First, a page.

Despite the UK being a nation of animal lovers, rabbits remain one of the most misunderstood pets when it comes to catering for their welfare needs.
During Rabbit Awareness Week (10 – 23 August), which this year is running online for two weeks, PDSA is helping raise awareness around rabbits’ five welfare needs.
These are the things that all animals need to have met to be healthy and happy: Environment, Health, Diet, Companionship and Behaviour.
According to the latest PDSA Animal Wellbeing (PAW) Report* nearly half of rabbits in the UK (49%) are kept alone, a quarter (25%) are kept in inadequate housing and a quarter (26%) are given no access to hay in their daily diet.
More than two fifths of owners (44%) say they want to change at least one of their rabbits’ behaviours, and less than half have received a primary vaccination course, leaving them at risk of potentially fatal diseases.
PDSA vet Anna Ewer Clarke said: “Rabbits are the third most popular pet in the UK, after dogs and cats, so the fact that their welfare needs are so frequently not being met is very worrying. Being kept in housing that is too small, with no company and fed incorrect diets is tantamount to them being kept in permanent lockdown – and we know ourselves that isn’t much fun!
“However, it’s not all bad news, as our research shows that most of the time this is not due to intentional mistreatment, but simply owners misunderstanding their pets’ needs. When rabbits are lonely, bored and depressed it can lead to stress behaviours, such as thumping their back feet, hiding and trying to escape, but many owners don’t realise these as signs their rabbit is unhappy.”
Thankfully, with a few simple changes, owners can make vast improvements to their rabbits’ lives. Here are Anna’s top tips:
Companionship – rabbits are social pets and need the company of other rabbits. If you have a single rabbit, it is important to get a friend for them. PDSA has advice on their website about how to do this safely.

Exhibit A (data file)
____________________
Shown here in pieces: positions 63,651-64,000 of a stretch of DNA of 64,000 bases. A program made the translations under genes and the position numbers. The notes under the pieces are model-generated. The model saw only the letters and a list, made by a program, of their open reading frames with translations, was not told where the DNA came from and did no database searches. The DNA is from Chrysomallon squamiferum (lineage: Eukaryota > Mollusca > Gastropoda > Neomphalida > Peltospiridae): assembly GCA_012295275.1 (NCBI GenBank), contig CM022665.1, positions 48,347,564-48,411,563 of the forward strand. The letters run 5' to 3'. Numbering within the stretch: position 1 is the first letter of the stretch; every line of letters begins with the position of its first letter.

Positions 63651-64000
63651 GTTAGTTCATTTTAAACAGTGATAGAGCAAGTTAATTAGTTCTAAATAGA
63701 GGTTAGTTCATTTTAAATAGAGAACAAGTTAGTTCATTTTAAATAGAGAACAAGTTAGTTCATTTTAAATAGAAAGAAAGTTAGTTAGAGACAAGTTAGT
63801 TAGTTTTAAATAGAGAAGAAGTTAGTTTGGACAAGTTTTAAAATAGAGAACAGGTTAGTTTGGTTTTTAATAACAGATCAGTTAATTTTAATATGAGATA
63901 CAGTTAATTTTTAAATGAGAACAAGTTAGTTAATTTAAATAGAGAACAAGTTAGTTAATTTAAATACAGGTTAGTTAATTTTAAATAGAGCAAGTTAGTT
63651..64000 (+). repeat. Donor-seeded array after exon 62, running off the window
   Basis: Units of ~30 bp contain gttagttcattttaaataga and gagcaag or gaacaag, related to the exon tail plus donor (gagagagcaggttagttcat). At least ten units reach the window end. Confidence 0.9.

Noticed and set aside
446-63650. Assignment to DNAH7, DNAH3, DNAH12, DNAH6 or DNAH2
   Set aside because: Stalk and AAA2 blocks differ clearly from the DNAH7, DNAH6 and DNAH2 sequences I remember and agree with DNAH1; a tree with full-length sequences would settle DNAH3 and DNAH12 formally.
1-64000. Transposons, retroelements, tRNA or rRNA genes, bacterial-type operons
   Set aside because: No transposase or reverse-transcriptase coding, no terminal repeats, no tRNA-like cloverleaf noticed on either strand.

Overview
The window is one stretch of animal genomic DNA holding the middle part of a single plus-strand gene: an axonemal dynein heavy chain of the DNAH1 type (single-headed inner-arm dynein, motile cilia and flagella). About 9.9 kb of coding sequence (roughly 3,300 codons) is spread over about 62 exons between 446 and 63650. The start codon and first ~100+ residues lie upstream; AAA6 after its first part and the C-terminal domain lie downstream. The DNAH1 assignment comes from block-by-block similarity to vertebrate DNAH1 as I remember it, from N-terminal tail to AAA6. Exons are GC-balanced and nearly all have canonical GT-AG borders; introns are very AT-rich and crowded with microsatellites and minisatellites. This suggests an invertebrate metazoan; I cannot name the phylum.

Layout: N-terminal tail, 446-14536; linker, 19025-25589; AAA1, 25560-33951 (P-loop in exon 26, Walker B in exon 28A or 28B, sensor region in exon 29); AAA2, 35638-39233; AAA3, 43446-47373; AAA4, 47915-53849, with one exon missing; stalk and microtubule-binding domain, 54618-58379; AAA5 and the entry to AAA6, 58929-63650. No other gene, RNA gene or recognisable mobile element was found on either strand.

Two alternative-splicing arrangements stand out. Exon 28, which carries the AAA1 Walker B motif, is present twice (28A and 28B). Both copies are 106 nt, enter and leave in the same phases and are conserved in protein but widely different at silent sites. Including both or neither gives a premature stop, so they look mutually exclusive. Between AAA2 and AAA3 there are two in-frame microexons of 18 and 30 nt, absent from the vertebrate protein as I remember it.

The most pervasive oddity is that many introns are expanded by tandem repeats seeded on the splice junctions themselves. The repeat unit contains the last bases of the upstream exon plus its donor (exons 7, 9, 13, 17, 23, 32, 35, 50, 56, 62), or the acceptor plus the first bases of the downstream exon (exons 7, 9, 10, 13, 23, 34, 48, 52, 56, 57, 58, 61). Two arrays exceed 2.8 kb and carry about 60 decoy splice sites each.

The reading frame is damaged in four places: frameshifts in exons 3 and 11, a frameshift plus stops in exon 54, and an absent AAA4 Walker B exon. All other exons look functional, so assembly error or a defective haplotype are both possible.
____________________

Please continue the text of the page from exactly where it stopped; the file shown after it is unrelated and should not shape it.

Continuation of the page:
Diet – rabbits need constant access to good quality hay or grass – in fact they need their own body size in hay every day! This is an important source of fibre and also helps to wear down their teeth. They also need a handful of fresh greens morning and evening, and a single tablespoon of rabbit nuggets daily.
Environment – rabbits need a nice big hutch – it should be high enough for them to stand on their hind legs without their ears touching the top, and long enough for three full hops. They also need a nice big run, with access to grass and plenty of enrichment activities.
Health – without protection from vaccinations, rabbits are at increased risk of diseases like Myxomatosis, and Rabbit Haemorrhagic Disease, which are usually fatal. If your rabbit is behind on their vaccinations, give your vet a call today.
Behaviour – chewing and digging are natural behaviours for bunnies, so giving them toys to encourage this is a good way to quickly improve their wellbeing. Check our website for ideas including making a digging box, and other interactive toys you can easily make at home.
For more rabbit advice, go to www.pdsa.org.uk/rabbits
* Findings from the PDSA Animal Wellbeing (PAW) Report 2019.